Standing in the flow of that praise, the Scriptures this morning begin with a word of thanks. The Writer writes to the saints in Ephesus, and says, “I give thanks to God every time I think of you.” The Writer remembers the saints, and how he has experienced the fullness of God in them – “the fullness of the One who fills everything in every way.”

Remembering and giving thanks for the saints... we do that on All Saints Day. Celebrating the saints stretches back through the generations.[3] In New Testament times, the word “saints” would have been broadly understood as all those who have gathered together around Christ. Over time, and continuing in Roman Catholic traditions, “saints” came to be understood, experienced, and celebrated as... remarkable human beings... specially gifted... filled with God and faithful to God in ways that were often experienced as miraculous. (We hear that in the broader culture. When someone says, “They are a saint!” – they usually mean that person is particularly good.)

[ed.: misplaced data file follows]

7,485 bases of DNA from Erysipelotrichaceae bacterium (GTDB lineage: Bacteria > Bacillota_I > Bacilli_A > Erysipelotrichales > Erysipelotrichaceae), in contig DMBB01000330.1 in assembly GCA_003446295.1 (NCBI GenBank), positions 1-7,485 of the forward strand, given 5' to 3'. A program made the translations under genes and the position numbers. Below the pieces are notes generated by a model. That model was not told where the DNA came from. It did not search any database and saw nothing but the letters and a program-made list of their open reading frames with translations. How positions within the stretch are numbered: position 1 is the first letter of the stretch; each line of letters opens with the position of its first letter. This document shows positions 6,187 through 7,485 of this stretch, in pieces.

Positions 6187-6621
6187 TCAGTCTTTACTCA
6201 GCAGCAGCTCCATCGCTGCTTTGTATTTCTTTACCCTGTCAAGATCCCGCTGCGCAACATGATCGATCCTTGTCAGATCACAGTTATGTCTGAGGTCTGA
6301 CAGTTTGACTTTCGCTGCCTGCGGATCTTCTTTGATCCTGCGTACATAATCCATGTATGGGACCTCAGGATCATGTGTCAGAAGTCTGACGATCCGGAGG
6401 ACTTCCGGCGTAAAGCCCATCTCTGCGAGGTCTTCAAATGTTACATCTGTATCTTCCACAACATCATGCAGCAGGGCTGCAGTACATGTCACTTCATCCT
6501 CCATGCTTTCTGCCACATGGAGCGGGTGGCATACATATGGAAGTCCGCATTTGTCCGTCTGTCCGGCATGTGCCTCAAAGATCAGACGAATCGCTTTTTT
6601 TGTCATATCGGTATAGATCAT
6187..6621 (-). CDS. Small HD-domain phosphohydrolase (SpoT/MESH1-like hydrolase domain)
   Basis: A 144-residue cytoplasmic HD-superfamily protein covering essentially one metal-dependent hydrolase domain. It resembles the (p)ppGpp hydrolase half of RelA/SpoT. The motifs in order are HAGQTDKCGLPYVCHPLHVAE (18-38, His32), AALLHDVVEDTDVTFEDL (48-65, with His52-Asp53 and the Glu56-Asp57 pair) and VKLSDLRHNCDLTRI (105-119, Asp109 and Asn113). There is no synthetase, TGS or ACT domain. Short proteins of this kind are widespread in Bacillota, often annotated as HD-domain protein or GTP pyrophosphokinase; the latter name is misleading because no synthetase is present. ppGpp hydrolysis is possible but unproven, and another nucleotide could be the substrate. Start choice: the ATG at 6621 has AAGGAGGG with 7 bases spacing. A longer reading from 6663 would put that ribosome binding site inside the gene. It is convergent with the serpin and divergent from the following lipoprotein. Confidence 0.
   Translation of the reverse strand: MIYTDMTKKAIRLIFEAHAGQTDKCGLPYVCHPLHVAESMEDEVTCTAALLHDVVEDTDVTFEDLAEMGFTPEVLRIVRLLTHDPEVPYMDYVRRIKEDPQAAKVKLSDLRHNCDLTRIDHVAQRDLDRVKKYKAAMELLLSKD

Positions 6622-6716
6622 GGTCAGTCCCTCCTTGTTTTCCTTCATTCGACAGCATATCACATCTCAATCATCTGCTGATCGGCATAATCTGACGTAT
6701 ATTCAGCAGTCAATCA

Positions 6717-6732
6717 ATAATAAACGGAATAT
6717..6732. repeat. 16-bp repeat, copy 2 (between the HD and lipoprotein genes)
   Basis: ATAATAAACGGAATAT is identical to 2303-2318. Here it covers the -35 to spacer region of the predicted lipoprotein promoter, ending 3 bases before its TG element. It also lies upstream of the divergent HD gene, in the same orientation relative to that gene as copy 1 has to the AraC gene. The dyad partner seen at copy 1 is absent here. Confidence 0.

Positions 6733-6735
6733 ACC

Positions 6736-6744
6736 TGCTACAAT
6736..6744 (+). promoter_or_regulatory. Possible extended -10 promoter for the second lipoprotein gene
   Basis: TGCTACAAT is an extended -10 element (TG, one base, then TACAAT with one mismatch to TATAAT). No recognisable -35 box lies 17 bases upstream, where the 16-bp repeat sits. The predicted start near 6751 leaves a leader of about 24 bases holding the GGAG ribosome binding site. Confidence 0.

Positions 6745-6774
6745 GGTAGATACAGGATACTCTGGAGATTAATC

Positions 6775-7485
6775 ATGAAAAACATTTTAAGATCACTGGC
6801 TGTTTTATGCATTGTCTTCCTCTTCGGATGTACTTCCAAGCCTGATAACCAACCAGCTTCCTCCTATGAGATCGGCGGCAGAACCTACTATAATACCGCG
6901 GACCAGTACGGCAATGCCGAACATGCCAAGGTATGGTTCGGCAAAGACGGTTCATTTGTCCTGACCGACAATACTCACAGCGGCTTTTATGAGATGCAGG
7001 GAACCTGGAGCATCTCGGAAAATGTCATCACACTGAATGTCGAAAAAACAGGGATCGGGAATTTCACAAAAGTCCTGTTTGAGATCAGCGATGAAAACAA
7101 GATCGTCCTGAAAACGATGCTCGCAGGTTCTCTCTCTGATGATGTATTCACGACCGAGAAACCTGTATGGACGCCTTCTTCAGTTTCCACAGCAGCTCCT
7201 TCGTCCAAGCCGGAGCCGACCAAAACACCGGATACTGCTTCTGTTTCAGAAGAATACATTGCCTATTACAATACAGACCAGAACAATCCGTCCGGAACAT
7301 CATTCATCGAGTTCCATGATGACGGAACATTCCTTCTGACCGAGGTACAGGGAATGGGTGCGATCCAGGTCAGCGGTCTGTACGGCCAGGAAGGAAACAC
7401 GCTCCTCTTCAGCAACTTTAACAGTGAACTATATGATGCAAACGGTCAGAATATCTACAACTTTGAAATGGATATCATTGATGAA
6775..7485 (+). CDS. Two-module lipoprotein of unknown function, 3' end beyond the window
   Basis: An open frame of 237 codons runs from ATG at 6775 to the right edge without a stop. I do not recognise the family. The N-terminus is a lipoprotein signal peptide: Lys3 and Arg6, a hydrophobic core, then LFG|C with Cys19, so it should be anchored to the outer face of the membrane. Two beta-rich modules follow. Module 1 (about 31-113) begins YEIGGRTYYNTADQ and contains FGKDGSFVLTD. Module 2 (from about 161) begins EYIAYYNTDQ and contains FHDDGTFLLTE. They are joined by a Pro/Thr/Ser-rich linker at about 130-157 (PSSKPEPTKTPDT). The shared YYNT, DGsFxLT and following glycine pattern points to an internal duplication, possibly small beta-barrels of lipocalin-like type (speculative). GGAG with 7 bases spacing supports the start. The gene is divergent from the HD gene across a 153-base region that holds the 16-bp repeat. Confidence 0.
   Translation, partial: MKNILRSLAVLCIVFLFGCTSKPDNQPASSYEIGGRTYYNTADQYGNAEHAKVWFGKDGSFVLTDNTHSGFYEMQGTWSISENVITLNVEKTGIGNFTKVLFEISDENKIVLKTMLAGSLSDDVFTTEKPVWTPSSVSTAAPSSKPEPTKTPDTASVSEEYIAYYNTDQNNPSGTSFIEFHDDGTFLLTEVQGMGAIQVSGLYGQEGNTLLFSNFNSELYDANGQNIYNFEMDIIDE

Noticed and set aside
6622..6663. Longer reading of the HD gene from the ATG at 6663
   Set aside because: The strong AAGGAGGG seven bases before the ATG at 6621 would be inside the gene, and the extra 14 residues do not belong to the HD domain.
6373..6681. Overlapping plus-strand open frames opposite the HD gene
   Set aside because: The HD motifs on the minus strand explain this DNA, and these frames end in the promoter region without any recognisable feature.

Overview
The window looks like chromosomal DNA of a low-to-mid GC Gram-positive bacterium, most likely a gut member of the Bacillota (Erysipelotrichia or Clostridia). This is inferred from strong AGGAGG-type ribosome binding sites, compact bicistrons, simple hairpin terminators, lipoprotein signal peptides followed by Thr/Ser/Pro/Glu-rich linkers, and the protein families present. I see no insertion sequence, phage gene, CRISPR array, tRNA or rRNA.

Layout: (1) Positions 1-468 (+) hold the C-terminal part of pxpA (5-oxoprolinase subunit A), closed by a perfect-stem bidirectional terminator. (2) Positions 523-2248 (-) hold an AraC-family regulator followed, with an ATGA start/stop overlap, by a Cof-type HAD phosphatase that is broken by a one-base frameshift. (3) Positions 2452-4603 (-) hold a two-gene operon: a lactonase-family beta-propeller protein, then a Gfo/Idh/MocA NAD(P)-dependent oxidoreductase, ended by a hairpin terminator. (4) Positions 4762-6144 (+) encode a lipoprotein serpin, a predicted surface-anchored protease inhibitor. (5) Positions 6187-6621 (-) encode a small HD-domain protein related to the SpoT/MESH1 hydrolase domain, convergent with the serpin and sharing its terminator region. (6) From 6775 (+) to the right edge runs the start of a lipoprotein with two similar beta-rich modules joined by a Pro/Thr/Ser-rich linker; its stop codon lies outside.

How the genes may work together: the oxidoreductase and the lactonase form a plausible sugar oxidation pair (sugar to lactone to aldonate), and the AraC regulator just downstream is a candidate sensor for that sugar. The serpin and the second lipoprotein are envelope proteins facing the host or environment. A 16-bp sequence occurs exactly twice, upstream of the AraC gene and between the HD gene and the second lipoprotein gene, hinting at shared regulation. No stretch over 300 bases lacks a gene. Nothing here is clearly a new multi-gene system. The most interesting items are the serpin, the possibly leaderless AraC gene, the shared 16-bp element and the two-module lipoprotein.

And so, holy days developed to remember and celebrate individual saints... the Feast of St Francis, the Feast of St Clare, the Feast Day of St Anselm (San Anselmo) (which FYI is April 21) – until there were so many individual feast days that it seemed fitting to establish one All Saints Day – November 1 – often celebrated on the First Sunday in November.